Background/Context: Despite burgeoning racial and ethnic heterogeneity within the United States, many students grow up in racially homogeneous schools and neighborhoods. This lack of interracial interaction appears to play a substantial role in shaping students’ racial attitudes and world views upon entering college.
Purpose/Objective/Research Question/Focus of Study: The aim of the study was to examine the relationships among multiple forms of precollege exposure to racial/ethnic diversity and racial attitudes (e.g., perceptions of workplace discrimination) upon entering college.
Research Design: A quantitative survey examined attitudes, precollege environments, and other indicators among 3,924 entering first-year college students (with approximately equal numbers of Asian Americans, Blacks, Hispanics, and Whites) at 28 U.S. colleges and universities. Structural equation modeling analyses were conducted on the full sample as well as several racial/ethnic groups separately.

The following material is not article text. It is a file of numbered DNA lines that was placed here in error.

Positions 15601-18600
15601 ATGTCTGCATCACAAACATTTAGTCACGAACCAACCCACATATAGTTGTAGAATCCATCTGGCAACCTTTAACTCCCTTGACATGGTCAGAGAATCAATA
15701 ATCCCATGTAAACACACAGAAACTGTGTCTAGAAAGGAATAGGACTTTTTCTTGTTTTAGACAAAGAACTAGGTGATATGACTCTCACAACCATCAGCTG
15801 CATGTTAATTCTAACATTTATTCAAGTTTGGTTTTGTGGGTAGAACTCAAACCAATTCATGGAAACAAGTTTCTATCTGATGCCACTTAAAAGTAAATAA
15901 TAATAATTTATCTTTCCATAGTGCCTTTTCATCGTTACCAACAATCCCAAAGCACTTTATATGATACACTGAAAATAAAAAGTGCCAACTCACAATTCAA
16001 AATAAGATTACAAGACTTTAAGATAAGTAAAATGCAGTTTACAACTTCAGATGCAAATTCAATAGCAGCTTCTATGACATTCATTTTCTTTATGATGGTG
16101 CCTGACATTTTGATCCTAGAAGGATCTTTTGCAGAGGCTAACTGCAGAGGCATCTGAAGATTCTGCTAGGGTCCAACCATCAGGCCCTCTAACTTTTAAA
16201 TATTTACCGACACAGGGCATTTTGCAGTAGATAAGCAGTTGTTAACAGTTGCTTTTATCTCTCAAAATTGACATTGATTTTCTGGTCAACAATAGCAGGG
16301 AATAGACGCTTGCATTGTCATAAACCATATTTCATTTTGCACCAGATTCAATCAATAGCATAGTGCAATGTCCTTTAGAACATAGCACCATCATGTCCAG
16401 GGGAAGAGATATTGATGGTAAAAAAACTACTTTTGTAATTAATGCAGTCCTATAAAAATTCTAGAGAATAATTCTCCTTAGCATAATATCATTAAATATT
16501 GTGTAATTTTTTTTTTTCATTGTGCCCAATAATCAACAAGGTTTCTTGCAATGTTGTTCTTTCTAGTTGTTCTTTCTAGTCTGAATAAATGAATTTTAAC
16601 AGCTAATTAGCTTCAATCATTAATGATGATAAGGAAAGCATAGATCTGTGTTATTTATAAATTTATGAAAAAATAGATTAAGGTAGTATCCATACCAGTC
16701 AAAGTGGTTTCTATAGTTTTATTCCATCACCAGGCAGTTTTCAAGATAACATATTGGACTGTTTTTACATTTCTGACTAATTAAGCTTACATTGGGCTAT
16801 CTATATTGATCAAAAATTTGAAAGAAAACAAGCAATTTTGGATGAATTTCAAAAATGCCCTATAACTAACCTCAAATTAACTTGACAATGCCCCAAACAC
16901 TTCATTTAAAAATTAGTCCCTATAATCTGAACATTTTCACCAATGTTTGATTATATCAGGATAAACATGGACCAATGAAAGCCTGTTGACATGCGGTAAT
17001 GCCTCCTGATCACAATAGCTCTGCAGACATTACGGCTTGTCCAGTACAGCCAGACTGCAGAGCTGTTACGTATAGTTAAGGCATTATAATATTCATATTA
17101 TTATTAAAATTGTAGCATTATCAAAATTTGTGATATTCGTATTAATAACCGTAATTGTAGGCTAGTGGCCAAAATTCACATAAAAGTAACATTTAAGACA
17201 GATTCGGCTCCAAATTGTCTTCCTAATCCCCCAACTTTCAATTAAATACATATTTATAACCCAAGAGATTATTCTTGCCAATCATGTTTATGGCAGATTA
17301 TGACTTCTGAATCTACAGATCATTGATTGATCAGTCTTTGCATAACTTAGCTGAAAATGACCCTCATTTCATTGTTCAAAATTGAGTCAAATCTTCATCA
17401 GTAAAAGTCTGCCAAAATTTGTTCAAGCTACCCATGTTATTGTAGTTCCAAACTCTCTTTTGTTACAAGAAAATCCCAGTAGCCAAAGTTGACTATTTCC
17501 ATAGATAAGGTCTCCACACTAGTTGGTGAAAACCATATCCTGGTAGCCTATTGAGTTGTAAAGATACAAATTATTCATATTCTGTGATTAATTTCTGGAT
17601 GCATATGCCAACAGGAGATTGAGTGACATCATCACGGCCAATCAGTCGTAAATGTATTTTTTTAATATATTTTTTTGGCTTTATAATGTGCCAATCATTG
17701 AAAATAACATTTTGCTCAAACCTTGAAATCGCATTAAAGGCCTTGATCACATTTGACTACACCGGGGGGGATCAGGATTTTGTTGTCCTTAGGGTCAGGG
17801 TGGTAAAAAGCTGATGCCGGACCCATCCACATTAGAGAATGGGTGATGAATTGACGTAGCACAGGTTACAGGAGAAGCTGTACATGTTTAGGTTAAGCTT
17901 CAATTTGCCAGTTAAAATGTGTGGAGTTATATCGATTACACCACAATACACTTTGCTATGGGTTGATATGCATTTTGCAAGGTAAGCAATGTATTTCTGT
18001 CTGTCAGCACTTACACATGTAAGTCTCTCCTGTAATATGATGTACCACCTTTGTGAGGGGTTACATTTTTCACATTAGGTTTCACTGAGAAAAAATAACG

Conclusions/Recommendations: Findings indicated that exposure to racial/ethnic difference in students’ precollege neighborhoods and schools predict high school interracial friendships, which in turn predict their complex racial attitudes. The multigroup analyses further demonstrate that the relationships between interracial friendships and multiple racial attitudes are nonsignificant among White students, but significant for all other groups. These findings have implications for the promotion of meaningful curricular and cocurricular diversity interventions both before and during college.